ANY 4" PVC Tube Box (see photos at end of page)
Original NABS (4 x 4)
Carl Little (4x4)
Droll Yankee (4x3)
Flying Nun (3&3/8 x 6)
Fox Box (4x4)
Gilwood (3.5 x 4.25)
Huber Flip-Flop (3.75 x 4.5)
Hutchings PVC Tube (4" Round)
Lenker Box (4x4)
Kentucky Slot (4 x 4)
Loren Hughes Slot (3&3/8 x 3&3/4)
Mel Bolt (4 x 4.25 or smaller 3.75 x 4.5)
Ohiowood (4.5 x 4.5)
Peterson (3.5 x varies to nest height)
Troyer Slot (slant front) (3.5x4)
Rita Efta Slot Box
Simplest Slot (4x4)
Van Ert Slot (4x4)
Vince Bauldry Box (4 x 4)
House Sparrow Resistant:
BEFORE YOU DECIDE TO BUILD OR BUY a House Sparrow Resistant box, read the following discussion (Bluebird-L): Gilbertson Box Discussion The discussion has application to any small House Sparrow Resistant nestbox.
Whether bluebirds will nest in small boxes and fledge chicks is quite different from discussions of the space per bird that is required for optimum growth and survivability after the fledge. The only poster who consistently tries to bring back the discussion to after-fledge survivability is Keith Kridler. Pay close attention to the information and background he offers.
Photo shows a Gilwood (3.5" x 4.25" floor space) with a peanut butter jar inside to give perspective to the tiny size of the box.
Griffin Box (4x5.5)
Springer Chalet (4x5.5)
X-Box (4x5.5) (entry hole on long side)
A Note on Tree Swallows:
5" x 5" Floor
David Gwin (large Peterson 5x5 & 8" hole drop)
Herman Olson> (5x5)
Johnson (5.25 x 5.25)
Wings of an adult bluebird can partially open and it would appear that about four to five bluebird nestlings would be quite comfortable on a box floor of this size.
6" x 5" Floor or Larger
By comparison, I am now building oversized boxes with approximately 6" x 5" floors. Notice that even this 6" width does not allow the wings to extend.
2-Holed Mansions (6 x 5)
Long Point (Tree Swallow Project) (6 x 5.5)
Large Slot Box Plans (7 x 5.5)
If I did not have to hoist boxes into trees, I would be building larger floors of 6"x6" (see Bob Wilson's Plans below)
The 6" x 5" floor appears to fit the physical needs of Western Bluebirds. There is space to move about and exercise wings even with clutch sizes of six or seven chicks.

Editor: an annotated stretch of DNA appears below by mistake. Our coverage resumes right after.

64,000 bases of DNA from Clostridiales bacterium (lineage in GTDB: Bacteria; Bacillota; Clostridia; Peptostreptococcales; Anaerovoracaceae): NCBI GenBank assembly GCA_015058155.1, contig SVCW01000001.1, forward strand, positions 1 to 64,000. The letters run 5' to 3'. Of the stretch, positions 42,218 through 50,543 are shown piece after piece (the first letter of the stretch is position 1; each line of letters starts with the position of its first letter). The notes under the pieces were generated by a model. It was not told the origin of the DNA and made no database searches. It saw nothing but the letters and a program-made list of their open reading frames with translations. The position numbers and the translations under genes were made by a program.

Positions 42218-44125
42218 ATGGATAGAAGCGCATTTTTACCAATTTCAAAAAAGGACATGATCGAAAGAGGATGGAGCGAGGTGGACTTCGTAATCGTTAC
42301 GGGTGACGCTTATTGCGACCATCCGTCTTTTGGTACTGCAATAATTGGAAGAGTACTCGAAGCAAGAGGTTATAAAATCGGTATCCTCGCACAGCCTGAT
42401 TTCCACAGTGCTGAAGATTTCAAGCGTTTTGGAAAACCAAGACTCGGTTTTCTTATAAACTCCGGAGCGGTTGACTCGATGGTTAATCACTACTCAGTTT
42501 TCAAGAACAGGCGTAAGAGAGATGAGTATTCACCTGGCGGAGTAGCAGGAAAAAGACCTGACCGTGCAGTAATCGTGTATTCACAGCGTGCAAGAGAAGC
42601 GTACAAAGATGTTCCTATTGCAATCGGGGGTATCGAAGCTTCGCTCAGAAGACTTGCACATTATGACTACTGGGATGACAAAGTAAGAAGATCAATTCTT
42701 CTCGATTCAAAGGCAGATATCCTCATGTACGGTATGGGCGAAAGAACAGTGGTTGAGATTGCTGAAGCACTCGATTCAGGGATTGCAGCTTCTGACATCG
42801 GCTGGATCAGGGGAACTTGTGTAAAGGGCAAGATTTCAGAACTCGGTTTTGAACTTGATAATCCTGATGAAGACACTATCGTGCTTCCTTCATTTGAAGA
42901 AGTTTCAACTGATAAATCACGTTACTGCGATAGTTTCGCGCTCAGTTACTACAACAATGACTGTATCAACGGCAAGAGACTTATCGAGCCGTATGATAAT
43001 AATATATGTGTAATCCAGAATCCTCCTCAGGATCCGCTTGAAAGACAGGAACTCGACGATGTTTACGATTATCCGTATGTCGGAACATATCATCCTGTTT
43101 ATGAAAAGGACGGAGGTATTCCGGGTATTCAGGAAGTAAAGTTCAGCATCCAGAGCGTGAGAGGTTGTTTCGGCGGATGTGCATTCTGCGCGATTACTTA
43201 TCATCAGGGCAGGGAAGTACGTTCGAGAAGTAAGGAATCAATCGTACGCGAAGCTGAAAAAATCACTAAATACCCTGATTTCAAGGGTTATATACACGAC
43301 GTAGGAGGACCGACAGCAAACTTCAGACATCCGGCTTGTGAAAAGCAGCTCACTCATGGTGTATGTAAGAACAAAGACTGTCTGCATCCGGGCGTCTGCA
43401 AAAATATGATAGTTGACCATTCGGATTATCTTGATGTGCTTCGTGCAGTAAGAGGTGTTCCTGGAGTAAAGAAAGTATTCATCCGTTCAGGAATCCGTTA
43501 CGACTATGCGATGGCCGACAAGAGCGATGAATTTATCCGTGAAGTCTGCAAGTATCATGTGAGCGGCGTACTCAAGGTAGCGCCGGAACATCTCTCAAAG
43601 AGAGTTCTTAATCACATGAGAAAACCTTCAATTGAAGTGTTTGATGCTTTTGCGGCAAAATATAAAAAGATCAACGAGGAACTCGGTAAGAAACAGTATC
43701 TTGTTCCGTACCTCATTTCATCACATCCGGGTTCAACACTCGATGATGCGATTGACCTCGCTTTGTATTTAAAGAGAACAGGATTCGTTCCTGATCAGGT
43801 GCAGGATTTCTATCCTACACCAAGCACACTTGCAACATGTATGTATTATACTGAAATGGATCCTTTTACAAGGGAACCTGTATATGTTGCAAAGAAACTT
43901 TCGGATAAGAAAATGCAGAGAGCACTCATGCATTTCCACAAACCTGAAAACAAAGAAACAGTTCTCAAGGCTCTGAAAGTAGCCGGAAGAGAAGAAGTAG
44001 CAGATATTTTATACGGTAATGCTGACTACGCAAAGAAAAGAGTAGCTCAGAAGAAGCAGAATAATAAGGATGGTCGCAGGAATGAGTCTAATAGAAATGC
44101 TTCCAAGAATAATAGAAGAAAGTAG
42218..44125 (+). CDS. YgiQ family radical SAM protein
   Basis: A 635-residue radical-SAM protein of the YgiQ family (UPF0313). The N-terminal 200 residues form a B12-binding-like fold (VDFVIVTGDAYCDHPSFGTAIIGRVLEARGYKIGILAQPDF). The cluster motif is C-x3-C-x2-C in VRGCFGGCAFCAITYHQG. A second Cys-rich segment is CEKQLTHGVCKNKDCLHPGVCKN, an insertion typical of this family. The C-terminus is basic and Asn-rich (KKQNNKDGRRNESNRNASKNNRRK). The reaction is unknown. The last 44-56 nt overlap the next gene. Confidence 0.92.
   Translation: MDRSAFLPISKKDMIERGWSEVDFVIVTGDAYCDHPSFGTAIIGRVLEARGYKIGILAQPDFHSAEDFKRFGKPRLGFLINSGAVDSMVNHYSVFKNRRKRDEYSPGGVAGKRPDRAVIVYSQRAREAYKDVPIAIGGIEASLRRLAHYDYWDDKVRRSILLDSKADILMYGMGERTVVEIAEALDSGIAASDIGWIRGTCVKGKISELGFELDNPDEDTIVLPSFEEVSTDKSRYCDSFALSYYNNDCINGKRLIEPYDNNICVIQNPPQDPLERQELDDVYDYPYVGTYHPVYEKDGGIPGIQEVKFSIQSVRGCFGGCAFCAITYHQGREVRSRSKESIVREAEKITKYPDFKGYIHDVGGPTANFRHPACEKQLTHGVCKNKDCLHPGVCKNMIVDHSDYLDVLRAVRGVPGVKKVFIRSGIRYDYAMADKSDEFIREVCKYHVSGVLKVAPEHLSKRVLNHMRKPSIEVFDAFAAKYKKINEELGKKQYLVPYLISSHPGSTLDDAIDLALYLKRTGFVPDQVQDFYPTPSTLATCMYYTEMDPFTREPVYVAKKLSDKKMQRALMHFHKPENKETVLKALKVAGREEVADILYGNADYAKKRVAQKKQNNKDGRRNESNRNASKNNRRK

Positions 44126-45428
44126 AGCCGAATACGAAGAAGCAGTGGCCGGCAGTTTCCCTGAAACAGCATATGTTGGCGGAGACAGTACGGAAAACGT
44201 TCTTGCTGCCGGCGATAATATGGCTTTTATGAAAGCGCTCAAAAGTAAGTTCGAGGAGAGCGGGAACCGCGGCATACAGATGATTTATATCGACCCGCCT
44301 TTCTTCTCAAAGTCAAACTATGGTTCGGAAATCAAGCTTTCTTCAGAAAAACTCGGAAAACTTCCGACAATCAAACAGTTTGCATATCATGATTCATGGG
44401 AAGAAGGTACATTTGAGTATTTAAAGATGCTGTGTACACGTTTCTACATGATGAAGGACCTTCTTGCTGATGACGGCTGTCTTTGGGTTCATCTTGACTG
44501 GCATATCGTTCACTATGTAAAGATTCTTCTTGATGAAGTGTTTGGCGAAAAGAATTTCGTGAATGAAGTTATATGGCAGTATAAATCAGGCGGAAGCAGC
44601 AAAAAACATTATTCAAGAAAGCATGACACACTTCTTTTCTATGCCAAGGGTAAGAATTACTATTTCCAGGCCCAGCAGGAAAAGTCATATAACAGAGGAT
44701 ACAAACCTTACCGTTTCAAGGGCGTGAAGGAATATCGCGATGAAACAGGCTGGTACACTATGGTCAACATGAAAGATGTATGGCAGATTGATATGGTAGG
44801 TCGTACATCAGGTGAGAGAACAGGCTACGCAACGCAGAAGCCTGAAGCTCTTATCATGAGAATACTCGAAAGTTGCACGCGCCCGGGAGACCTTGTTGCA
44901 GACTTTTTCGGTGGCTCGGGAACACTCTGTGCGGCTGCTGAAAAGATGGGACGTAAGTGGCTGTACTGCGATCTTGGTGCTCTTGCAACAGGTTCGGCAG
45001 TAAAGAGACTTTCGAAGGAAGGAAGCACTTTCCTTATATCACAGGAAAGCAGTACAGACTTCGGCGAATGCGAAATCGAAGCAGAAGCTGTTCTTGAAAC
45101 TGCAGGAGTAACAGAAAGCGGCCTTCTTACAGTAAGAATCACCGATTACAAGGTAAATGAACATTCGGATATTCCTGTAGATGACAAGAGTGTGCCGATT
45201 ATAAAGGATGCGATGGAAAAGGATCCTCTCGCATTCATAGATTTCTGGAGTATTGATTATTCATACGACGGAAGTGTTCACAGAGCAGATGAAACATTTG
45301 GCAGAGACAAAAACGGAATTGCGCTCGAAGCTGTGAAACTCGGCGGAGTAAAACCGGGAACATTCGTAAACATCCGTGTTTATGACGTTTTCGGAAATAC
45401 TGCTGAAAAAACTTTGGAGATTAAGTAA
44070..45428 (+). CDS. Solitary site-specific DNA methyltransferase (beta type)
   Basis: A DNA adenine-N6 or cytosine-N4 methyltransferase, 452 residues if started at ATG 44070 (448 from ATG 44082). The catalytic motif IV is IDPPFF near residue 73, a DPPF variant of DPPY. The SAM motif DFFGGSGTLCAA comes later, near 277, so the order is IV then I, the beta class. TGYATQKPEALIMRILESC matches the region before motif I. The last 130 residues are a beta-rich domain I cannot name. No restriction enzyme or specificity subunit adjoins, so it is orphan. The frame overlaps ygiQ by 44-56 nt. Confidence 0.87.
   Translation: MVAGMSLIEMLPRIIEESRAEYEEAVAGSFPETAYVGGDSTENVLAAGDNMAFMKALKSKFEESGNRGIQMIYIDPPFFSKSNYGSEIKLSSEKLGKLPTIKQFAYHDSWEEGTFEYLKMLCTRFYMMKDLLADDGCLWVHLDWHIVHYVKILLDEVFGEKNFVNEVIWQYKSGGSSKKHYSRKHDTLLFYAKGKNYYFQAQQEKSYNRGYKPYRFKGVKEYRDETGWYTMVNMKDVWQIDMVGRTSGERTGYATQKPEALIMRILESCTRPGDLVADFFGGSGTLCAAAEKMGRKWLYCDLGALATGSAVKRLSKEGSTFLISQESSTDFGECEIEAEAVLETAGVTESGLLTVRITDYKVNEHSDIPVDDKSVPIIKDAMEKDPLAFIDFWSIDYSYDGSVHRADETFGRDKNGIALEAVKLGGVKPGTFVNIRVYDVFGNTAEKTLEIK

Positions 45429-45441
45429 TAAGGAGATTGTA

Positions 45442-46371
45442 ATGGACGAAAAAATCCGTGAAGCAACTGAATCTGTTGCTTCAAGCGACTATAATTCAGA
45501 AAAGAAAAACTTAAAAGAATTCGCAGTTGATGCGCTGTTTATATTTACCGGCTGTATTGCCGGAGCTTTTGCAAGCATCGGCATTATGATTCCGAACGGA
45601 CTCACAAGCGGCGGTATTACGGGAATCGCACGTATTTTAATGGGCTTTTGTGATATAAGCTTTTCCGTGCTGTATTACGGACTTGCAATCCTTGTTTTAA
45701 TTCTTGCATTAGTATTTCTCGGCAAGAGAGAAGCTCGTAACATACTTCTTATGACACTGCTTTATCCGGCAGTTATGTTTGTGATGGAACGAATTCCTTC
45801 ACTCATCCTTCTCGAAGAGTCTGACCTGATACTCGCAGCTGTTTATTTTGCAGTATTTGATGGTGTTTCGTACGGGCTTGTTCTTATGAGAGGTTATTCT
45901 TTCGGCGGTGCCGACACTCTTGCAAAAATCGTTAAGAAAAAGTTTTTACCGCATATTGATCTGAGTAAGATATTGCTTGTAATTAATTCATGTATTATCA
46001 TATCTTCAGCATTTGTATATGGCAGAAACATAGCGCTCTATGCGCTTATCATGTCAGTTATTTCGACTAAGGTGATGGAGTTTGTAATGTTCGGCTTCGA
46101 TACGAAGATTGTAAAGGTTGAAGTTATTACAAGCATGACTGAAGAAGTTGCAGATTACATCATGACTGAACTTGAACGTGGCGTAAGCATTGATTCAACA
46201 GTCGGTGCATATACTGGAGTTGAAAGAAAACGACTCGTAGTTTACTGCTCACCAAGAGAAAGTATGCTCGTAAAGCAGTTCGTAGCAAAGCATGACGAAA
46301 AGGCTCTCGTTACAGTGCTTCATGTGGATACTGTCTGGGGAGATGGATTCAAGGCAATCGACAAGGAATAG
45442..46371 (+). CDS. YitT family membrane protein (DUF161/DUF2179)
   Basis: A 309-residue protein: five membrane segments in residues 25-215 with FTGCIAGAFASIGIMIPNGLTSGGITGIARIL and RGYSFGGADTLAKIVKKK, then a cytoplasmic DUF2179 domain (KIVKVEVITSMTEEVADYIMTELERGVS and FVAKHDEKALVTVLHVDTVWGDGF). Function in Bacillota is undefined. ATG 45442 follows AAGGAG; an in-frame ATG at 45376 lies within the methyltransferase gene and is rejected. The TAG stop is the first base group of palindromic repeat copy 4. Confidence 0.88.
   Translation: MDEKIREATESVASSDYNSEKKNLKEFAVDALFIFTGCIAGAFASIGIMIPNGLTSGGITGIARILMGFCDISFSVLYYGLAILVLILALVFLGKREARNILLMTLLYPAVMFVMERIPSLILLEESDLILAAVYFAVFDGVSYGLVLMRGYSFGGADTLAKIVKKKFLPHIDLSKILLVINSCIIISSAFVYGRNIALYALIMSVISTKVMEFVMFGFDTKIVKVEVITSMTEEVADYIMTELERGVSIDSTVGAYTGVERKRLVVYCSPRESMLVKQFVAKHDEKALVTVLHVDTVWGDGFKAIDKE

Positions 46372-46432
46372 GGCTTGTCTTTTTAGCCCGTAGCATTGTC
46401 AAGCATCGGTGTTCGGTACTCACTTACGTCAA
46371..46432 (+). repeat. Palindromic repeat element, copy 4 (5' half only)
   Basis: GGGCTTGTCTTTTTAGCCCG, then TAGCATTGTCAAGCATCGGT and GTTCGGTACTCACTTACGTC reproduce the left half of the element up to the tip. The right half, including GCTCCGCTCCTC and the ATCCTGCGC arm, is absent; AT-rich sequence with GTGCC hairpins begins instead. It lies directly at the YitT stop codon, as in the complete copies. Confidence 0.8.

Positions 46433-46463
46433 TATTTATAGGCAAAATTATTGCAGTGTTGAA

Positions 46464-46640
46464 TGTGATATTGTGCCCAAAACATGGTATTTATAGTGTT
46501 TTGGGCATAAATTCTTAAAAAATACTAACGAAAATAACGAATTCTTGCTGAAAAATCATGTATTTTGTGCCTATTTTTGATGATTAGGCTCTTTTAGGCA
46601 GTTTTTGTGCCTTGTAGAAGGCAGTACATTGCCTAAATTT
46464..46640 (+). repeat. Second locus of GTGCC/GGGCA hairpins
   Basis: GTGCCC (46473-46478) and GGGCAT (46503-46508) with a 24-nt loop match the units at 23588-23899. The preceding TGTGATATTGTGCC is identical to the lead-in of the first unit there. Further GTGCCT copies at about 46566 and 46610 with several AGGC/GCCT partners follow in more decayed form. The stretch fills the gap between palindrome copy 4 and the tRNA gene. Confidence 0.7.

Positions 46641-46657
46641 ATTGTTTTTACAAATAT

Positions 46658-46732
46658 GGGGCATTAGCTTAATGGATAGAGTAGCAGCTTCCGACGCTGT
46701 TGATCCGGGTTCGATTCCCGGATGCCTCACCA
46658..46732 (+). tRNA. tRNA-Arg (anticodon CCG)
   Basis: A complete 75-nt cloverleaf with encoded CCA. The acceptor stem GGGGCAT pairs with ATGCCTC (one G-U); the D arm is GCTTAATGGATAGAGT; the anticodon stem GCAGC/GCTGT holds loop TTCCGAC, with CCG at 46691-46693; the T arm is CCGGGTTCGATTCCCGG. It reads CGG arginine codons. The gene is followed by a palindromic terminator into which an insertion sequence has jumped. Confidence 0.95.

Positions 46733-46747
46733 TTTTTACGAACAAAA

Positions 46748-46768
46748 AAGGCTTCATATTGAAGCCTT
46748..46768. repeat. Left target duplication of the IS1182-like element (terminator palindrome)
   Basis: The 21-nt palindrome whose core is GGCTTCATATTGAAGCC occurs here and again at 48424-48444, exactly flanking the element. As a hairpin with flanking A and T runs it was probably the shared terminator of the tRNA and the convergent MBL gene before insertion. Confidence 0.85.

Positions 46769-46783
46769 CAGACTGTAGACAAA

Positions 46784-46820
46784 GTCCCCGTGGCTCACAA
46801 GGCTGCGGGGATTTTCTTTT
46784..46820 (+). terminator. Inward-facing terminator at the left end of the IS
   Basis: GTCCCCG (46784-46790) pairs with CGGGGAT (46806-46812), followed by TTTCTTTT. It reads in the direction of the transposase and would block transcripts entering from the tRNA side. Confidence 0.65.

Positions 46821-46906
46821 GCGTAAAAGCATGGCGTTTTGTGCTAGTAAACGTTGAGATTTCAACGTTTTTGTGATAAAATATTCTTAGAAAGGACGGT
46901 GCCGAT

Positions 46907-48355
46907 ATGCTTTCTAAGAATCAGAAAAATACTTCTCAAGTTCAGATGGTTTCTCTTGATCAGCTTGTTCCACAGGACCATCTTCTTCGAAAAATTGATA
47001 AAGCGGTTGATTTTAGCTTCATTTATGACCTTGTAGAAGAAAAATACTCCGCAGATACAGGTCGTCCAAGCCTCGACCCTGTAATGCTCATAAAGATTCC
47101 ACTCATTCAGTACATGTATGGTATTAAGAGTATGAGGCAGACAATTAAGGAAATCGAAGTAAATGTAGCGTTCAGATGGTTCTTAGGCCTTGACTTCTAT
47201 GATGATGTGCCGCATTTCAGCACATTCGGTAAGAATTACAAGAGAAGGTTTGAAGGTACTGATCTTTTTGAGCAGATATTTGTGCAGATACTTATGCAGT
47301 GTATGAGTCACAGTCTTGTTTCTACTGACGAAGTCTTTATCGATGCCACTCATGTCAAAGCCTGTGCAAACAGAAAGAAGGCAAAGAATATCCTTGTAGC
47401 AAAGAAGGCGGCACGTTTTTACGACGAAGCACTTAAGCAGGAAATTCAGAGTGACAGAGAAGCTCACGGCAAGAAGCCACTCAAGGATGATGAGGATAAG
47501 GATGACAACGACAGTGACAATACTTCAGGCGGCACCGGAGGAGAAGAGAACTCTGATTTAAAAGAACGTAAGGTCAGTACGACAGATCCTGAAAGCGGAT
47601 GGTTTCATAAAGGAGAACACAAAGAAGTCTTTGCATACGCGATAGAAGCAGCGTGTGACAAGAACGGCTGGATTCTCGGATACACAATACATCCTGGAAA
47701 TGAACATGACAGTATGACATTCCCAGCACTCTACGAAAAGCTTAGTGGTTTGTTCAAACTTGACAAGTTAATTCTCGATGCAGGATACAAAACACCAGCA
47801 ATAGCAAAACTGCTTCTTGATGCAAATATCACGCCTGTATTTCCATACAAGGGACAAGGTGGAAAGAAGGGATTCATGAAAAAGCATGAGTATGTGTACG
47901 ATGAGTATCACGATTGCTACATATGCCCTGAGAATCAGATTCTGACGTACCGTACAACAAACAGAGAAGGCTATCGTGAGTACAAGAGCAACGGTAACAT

Betty Lovejoy of Yorba Linda, Calif., has had clutches of seven western bluebirds fledge from her box of this size for three straight years—the large floor area looks a lot different when it is filled with seven active chicks. These robust western bluebird nestlings still had more days of growing before they flew from the nestbox.
There are fecal deposits on the straw but, because of the extra space in the box, it is able to dry into a powdery texture which does not affect the nestlings' feathers.
Around the date of fledging, a layer of slime sometimes occurs even on the large floors but it is much thinner (less danger to nestlings) with the larger surface area.
Gilbertson (4" tube)
Navratil (4" tube)
Hutchings (4" tube)
The photo to the right is a Western Bluebird. The circle underneath it approximates the size of a Gilbertson PVC tube.
Obviously, that floor size is too small for western bluebirds. Yet, it is my understanding that Steve Gilbertson sold about 3,000 of these nesting tubes per year for over a decade. Cheap to make, cheap to ship. As of 2012, he's no longer making them but he leaves behind a legacy of incredibly small boxes that are promoted and sold by the North American Bluebird Society (NABS).
Below is a post by one of today's foremost bluebird authorities, Keith Kridler, in response to a question posted on Bluebird-L, a forum for bluebird discussions. It begins with discussions specific to PVC tubes but contains a superb range of nestbox considerations:
the young bluebirds inside the nestbox because they tend to be able to hop to the entrance hole well before they are ready to fly. Survival rates would have to be determined with radio controlled devices from different box styles (various floor sizes) and fledge dates to determine if one box style were better at fledging stronger young birds better able to keep up with the parents and more importantly able to avoid predators. I believe that larger floor area will allow more exercise and just because all 7 baby bird fledge from a 4" pipe box does not mean they are ready to start and fly a marathon when that predator gets them in their sights hours after they fledge! KK
You may contact me, Linda Violett
As of June 15, 2012